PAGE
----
To obtain insights on the state of the livestock system and the potential of digital platforms, empirical
data were gathered between 2015 and 2018 in four purposively selected villages in Ward 15 of
Beitbridge district, Zimbabwe. Ethical clearances for the study were obtained from the university ethics
committee while at local level, the local authorities (administrative and traditional) provided community
engagement clearances for the study. The sequence of data collection activities was based on Fine’s
(2003) suggestion that the process of ethnographic work should move from descriptive (how) to
analytical (why). As such, in this study, the field activities started with participant observations in
community gatherings such as livestock auctions. This allowed researchers to develop deeper insights on
the livestock system dynamics. During the study, the researchers attended livestock auctions (n=11)
observing the process of livestock sales (see, Figure 3) which includes bidding, negotiation and
transacting. Participant observation helped to develop insights on the complexities such as power
dynamics during livestock sales, related challenges and identify potential opportunities for integrating
ICTs. Following this, we engaged the communities in community visioning workshops. The main aim of
the community visioning exercises was to establish the state of livestock system which the community
desires, wish for and willing to work towards. Using this foresight technique, the researchers also aimed
to gauge the participants’ interests to integrate available digital platforms within the livestock system.
Further, additional data were gathered through interviews as well as focus group discussions. The final
stage of data collection was through a household survey questionnaire which was administered by
locally recruited research assistants.
Figure 3. Participant observation at a livestock auction in Ward 15
Since the study adopted a mixed method approach, data collection was achieved using multiple research
instruments. Quantitative data were obtained using a household survey questionnaire while qualitative
data were obtained using focus group discussion guide, interview guide and participatory research
agenda. Consistent with the critical theory approach, the qualitative research instruments and activities
were designed to ensure reciprocity, deep listening and observations, as well as equal participation (cf.
See here; Mobile Solutions for Marginalised Communities (MOSMAC) Innovation. Retrieved July 28, 2019 from
West et al., 2012). For instance, during livestock auctions (participant observation), researchers ensured
that they had uninterrupted observations and then in some cases, observed the process as part of a group.
The interview guides provided probing questions (e.g. in addition to preferences (or not) of specific
digital platforms, interviewees were asked to further motivate their responses), while the focus group
discussion guide provided for opportunities for intensive interaction and deep listening. To develop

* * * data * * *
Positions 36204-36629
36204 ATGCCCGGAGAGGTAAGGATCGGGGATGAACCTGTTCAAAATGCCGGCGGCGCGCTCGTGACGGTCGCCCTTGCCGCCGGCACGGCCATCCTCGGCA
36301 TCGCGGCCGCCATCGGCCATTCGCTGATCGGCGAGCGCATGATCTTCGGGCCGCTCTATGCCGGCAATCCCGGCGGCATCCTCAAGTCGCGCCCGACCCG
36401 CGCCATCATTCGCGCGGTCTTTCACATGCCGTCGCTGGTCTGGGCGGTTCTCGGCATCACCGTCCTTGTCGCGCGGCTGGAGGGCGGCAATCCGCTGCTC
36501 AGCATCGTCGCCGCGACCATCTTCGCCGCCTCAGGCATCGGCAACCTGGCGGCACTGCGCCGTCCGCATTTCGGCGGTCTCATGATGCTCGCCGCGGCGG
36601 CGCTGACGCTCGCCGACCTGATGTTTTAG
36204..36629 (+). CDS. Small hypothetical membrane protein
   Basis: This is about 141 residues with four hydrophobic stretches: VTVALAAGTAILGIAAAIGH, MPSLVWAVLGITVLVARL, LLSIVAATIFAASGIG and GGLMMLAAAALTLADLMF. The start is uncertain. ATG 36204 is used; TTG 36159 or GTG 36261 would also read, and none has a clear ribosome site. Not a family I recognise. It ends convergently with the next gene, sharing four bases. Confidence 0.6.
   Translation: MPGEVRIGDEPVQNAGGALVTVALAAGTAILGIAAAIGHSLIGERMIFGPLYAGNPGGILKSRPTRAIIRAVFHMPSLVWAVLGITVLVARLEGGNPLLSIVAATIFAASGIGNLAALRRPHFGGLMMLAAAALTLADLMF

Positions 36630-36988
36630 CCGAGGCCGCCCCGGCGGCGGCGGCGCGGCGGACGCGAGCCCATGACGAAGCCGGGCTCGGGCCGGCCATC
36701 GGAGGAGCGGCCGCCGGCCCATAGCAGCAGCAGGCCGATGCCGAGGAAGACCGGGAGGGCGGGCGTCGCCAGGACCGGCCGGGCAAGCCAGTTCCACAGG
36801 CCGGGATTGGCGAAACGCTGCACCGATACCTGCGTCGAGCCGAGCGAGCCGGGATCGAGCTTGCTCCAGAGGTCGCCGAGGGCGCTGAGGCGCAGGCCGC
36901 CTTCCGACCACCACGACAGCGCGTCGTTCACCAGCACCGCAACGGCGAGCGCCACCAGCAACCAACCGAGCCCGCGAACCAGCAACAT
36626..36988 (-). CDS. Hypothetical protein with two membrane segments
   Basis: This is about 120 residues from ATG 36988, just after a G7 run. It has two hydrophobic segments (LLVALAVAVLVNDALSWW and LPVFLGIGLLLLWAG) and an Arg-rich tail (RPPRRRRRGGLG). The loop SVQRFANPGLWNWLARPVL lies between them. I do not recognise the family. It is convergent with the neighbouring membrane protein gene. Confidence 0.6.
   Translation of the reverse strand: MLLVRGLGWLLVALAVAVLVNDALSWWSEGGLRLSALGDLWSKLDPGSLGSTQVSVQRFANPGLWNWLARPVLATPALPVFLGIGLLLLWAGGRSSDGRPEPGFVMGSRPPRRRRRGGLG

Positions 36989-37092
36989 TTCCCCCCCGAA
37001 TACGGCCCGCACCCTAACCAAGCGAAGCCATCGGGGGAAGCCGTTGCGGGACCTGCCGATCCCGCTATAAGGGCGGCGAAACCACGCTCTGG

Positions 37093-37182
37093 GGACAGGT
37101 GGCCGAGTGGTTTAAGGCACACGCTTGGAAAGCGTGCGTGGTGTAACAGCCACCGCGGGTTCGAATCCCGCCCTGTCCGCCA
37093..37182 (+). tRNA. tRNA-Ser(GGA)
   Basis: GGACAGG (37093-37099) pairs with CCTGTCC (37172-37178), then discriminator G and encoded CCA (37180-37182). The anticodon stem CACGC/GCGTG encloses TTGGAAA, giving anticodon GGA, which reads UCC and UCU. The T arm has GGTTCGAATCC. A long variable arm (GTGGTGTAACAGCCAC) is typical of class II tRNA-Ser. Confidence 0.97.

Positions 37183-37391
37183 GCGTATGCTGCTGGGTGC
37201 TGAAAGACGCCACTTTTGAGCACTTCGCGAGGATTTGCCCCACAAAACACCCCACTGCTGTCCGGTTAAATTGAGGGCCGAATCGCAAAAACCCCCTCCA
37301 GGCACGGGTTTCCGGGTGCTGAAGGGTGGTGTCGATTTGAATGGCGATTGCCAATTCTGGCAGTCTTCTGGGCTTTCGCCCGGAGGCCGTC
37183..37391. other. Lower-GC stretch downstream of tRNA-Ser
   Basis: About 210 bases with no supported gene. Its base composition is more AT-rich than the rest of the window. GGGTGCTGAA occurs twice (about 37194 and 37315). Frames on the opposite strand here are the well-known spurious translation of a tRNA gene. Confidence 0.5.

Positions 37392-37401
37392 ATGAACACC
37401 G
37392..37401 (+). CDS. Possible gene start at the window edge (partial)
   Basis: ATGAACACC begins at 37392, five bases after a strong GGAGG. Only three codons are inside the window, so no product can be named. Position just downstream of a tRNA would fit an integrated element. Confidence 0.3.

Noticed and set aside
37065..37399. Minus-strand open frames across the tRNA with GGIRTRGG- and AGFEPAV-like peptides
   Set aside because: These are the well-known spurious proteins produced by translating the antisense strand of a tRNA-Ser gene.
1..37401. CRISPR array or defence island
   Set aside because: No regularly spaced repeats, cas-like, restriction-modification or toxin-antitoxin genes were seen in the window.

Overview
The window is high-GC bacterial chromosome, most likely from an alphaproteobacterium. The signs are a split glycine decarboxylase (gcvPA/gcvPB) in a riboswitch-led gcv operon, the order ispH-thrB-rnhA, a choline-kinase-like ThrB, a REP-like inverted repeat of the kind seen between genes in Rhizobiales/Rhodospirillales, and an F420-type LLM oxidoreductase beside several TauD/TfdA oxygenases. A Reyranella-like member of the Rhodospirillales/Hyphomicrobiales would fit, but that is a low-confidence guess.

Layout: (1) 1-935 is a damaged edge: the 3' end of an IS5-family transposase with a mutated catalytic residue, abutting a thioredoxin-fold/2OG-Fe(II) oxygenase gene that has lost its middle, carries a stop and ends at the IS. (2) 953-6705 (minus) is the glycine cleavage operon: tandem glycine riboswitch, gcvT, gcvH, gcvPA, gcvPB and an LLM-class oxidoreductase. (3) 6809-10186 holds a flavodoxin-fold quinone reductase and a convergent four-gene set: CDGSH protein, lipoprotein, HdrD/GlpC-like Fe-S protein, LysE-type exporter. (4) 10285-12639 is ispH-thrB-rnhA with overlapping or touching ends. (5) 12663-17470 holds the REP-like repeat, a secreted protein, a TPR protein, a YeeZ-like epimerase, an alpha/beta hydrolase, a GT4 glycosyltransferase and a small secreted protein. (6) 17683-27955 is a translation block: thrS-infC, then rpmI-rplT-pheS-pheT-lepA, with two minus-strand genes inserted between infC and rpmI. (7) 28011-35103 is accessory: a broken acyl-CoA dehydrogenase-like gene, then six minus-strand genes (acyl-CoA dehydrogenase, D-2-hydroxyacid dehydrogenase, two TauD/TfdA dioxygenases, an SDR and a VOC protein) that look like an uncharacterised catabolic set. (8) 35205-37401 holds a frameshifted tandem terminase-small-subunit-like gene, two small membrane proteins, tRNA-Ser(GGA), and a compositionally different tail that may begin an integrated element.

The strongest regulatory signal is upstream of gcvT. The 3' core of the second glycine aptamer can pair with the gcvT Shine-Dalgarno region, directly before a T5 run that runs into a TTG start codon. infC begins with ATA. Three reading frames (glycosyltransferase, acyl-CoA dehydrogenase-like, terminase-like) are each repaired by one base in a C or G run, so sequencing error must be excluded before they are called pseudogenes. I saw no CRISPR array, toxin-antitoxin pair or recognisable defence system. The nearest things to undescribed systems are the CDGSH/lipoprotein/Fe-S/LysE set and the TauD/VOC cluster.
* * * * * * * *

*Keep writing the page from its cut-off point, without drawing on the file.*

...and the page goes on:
these, the researcher relied on previous related studies’ instruments, research gaps identified in other
studies and the research question set for the study. For community visioning, the researchers developed
an agenda for each session which was used to guide the activities. However, other discussions emerged
during the visioning exercises and the researchers used their discretion on whether to pursue the new
topic or not. The agenda was often a culmination of data gaps identified during the preliminary analysis
conducted simultaneously with data collection as well as topic suggestions from the community.
Quantitative data for the study were collected using a household survey questionnaire. In designing the
questionnaire, recommendations (e.g. types of questions) from several guidelines were adopted. The
household survey questionnaire was also prepared after several community engagements which helped
to generate appropriate questions. The questionnaire consisted of 67 questions in six sections as follows:
General household information (5); Household demographics (7); Household assets (with sub-questions)
(9); Household livelihood activities (10); Household food system (with sub-questions) (10) and Digital
infrastructure and ICTs (26). To improve the nature of data collected for the study, the question types
were diversified to include lists, closed questions, quantities, category questions and ranking questions
(cf. Marshall, 2005). However, despite the variations of question types, these questions were developed
to support the primary research question and related sub-questions. Pilot testing of the questionnaire was
conducted before the final administration.
In a mixed methods study, data analysis, like data collection, is also conducted using mixed approaches.
In this study, since both qualitative and quantitative data were collected, data analysis was also
completed using qualitative and quantitative data analysis techniques. For quantitative data, the desired
precision was 95% with the desired confidence interval of 5 which means the significance threshold was
set at 0.05 with p-values < 0.05 considered significant.
Qualitative data analysis
The study employed different ethnographic methods which yielded different types of qualitative data
sets including field notes, recordings, photographic evidence, diagrams and maps. The process of data
analysis started immediately while in the field allowing the processes of data collection and analysis to
be completed concurrently. As a result, we could identify the gaps within the data and dedicate more